Previously, we defined a measure m*(I) to be the infimum of the sum of the components (covers) of the measure (i.e. due to the measure being additive). We talked about moving forward and refining our example. In some texts, they continue with denoting a measure using m(I). However, most texts move forward with a different notation and an additional exposition of properties regarding the set functions and how they play in with being a measure.
Now, in the last post we defined . We can now cash-out why that is significant. Since we have defined A as the finite union of a finite union of intervals, A is said to be elementary. Let’s talk a little about elementary sets:
Q1: What the is an elementary set?
A1: To describe what it is, let’s take a look at its properties:
p1. Every bounded interval is an elementary set.
p2. The intersection of two elementary sets is an elementary set.
p3. The difference of two elementary sets is also an elementary set.
p4. Set E is an elementary set IFF it is the union of finitely many intervals.
Now, ask yourself, do these look familiar? These are the same properties that we described, sans p4, for a ring. Notice, however, that an elementary set, denoted by , is not a ! Why? Well, because we said that a set is elementary IFF it can be expressed as a finite union of intervals. A contains the property if being closed under countable (possibly infinite) union.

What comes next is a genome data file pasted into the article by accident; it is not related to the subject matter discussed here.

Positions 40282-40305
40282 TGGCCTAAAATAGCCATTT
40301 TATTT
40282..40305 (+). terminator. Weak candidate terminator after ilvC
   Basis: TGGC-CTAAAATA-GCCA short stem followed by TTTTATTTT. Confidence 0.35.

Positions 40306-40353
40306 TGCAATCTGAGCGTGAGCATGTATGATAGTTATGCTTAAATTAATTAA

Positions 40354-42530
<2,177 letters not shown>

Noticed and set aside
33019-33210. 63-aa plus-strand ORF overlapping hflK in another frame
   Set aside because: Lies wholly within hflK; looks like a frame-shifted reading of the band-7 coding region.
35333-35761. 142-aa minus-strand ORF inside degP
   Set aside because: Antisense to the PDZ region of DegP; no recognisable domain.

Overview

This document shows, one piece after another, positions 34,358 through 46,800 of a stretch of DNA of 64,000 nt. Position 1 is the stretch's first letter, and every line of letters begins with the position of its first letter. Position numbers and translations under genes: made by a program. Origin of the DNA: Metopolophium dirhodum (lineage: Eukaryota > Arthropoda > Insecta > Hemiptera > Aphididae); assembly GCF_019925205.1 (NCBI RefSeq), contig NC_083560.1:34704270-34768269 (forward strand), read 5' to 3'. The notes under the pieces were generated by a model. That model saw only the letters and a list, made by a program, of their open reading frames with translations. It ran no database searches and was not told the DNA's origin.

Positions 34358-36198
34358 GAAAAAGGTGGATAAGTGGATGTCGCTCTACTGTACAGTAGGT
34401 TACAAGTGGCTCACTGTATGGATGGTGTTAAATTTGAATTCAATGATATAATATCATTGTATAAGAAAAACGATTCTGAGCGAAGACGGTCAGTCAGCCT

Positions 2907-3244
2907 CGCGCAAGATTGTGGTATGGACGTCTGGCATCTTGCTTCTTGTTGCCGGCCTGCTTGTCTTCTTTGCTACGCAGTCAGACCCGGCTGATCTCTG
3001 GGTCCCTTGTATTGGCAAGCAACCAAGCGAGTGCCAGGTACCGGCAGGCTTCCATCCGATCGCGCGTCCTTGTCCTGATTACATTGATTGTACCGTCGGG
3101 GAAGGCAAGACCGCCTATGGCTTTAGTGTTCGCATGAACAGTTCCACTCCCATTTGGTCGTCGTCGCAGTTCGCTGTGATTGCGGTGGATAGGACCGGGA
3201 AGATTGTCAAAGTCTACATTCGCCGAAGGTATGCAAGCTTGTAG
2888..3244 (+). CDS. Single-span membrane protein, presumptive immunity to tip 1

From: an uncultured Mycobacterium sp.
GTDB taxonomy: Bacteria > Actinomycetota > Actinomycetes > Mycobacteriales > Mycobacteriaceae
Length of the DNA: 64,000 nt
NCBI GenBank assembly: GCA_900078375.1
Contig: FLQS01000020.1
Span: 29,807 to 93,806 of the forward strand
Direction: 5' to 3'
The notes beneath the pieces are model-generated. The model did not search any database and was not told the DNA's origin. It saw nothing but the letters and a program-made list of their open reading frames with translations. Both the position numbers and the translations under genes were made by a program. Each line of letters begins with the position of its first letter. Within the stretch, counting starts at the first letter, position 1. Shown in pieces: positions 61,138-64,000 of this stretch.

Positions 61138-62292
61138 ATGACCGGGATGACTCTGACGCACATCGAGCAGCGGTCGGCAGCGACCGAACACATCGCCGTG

Now that we have the notion of elementary sets down, we have some definitions that need evaluating.
Definition 1: A nonnegative additive set function defined on is said to be regular if the following is true: to every and to every >0, there exists and where F is compact (and closed) and G is open, so that : and
If and if these intervals are pairwise disjoint, then (think additivity) ;
One thought on “Lebesgue Theory Part 3”
these are very important
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